Monster Hunter Rise

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Monster Hunter Rise – Review

Monster Hunter Rise is the sixth main installment to the franchise made by Capcom. It delivers the Monster Hunter hits to be expected and is out now on the Nintendo Switch, with the PC version set for early 2022 release.

I will not be using the trend of World vs Rise; which is better? They are different games. World was designed to be more story-driven and introduce new players, and Rise is focused more on the roots of Monster Hunter but is the keeping new elements that worked.

Monster Hunter Rise uses a traditional Japanese theme with character, weapon, armour, and monster designs. The player character’s first outfit is very samurai/ninja inspired, and the main village hub also has a pleasant era-themed style to it featuring stalls and temples, but for those that want to make their character’s armour as bulky as possible, most of the craftable monster gear is still available and covers other eras and styles. The Rathalos gear still looks the best for a beefy-looking character in my opinion.

Monster Hunter games are not majorly known for the narrative, instead, they are more focused on monsters and hunting them, so any interactions with characters in the main village seem to be fast and short. Gameplay is easy to learn while also being hard to master for certain weapon types. New gameplay features are the wire bugs, which are used to traverse areas and help climb large structures. They can also be used in combination with weapons to deliver massive strikes. Along with the returning Palico companion, Palamute’s make their debut and are the best hunting companion you could ask for. Being able to ride the Palamute means you can track down the target faster and without needing to stop to recover stamina.

The mounting system has had a change. When a monster is weakened, you can mount it and control where it goes and what it does until it breaks free from the player’s control. From making it run headfirst into walls, to attacking other monsters, it is a great new system to learn and strategize. They’ve also added a new game mode called Rampage, where the player will have to defend a series of small walls and then the main gate from waves of monsters. You’ll move between fortifications around the level where bows, cannons, bait, and even hero summons can be used to help drive back the onslaught of the monster waves.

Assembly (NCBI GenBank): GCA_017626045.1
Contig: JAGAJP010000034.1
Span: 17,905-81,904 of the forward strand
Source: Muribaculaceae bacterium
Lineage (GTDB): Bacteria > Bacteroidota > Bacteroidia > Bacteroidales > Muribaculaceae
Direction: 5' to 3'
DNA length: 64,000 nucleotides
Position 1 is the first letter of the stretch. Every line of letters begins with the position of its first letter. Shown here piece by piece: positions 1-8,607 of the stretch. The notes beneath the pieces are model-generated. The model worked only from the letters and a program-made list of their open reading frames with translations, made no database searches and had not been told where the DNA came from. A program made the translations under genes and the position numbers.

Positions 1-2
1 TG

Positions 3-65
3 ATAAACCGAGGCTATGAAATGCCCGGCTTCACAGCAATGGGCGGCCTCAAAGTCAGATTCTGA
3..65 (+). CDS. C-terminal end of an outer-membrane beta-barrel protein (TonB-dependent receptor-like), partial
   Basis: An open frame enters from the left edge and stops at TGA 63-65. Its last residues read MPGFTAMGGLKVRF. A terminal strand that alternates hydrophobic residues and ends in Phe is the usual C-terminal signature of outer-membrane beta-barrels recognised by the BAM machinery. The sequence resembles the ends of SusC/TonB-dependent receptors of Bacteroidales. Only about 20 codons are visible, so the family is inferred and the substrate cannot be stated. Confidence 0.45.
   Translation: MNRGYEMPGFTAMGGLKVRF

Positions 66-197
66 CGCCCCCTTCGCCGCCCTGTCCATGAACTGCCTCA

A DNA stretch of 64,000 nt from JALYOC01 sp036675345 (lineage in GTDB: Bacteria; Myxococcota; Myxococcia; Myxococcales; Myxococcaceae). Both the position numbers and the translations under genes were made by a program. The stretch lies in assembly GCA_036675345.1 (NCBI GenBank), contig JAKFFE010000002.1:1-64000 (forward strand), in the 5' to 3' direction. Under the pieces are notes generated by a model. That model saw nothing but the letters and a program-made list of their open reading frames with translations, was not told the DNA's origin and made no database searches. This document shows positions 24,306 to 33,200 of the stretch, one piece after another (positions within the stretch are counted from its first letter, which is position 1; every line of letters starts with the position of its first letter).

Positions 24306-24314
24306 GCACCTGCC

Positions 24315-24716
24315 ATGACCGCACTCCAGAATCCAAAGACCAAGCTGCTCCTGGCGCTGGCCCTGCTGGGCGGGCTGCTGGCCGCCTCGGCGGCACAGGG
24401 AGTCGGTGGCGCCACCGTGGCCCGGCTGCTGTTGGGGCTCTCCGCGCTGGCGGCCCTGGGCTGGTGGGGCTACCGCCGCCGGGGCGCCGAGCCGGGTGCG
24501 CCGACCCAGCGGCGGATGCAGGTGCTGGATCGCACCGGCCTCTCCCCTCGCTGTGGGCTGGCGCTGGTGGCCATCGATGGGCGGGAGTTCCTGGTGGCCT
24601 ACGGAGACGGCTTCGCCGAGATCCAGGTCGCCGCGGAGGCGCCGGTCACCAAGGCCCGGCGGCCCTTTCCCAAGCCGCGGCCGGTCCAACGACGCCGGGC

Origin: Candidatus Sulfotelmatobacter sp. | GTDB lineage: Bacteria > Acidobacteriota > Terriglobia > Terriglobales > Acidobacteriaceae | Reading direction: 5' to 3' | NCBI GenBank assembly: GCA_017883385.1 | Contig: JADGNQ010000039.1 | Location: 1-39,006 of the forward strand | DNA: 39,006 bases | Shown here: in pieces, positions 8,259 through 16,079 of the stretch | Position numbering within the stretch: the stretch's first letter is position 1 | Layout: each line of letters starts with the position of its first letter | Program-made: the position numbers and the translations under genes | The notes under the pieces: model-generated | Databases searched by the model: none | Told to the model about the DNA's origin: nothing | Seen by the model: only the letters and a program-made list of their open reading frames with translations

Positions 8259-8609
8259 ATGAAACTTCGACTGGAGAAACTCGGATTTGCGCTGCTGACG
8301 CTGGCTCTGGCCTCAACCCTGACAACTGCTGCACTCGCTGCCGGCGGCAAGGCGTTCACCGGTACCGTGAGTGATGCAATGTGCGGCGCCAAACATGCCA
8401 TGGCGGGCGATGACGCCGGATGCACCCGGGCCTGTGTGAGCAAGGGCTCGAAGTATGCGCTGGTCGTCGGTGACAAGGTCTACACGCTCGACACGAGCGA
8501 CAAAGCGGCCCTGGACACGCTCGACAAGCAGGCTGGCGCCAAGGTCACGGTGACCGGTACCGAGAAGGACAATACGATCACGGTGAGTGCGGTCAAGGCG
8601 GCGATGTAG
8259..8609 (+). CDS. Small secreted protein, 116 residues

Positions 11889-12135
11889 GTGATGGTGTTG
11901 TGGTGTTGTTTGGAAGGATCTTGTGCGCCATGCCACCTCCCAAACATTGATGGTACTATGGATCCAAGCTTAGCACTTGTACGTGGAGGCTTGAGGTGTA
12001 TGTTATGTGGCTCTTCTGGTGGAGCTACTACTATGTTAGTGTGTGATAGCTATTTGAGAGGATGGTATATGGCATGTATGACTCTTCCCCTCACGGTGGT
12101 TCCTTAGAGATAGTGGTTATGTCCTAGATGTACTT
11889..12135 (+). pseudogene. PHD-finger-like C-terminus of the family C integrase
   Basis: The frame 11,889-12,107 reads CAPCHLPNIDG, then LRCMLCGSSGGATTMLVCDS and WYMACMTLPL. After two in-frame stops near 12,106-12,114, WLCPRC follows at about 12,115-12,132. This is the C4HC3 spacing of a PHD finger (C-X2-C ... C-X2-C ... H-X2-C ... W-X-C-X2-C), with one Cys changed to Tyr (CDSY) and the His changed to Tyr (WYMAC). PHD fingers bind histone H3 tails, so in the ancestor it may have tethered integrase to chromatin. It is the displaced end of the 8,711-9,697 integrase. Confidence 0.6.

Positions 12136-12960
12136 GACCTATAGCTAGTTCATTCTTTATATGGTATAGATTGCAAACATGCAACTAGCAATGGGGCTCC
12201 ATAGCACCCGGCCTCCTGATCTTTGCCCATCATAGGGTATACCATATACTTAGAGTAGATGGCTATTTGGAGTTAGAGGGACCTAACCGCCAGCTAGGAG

So with the old familiar company of the feline Palico, and the new edition of the canine Palamute, hunters are ready to take on the range of monsters that need to be hunted down. The minimap has had a change where it will now track each major monster on the level, so if you are struggling to get some good damage done I suggest waiting until the other apex creature is in the same zone and let them fight it out.

The chances of one of the monsters becoming dazed are high, and this will allow you to mount it so that you can keep attacking the other monster to get big hits dealt. There is a total of 11 new monsters added into Monster Hunter Rise, with a grand total of 61 monsters in all. There is plenty to hunt as you progress your hunter rank, and there will be harder hunts to reflect the player’s skill.

Controls for Monster Hunter Rise are quite easy to pick up and learn but there are advanced move sets that use the newly added wire bugs. If you are familiar with the switch button layout, then you will not accidentally press the wrong buttons like I did thinking it was mapped like an Xbox controller.

The audio and visuals of Monster Hunter Rise are fantastic. The music blends perfectly with the Japanese samurai/ninja era vibe that they have gone with, and when you first load up you are greeted with a pleasant harp instrumental with soft female vocals. In regards to sound effects, there was nothing that seemed out of place or out of sync. From the impact sound of a blunt weapon bouncing off a hard surface to the small meows or barks that the companions give off in and out of combat, nothing was overlooked audio-wise.

I am glad that Monster Hunter Rise has taken a few things from World to keep expanding on, but am very thankful that it has gone back to the old way of less story, more action. Being able to watch the cooking Palico team whenever I went to the canteen will never get old, but I wouldn’t mind if the photo mode was a little more user-friendly, as I never really got to snap any good shots of my companion.

The Good

  • Great range of monsters to hunt
  • Samurai/Ninja themes
  • New companion to explore with
  • The story is short and sweet
  • Rampage mode is great

The Bad

  • Photo mode made it hard to snap my pets

Written by: Shane Walsh


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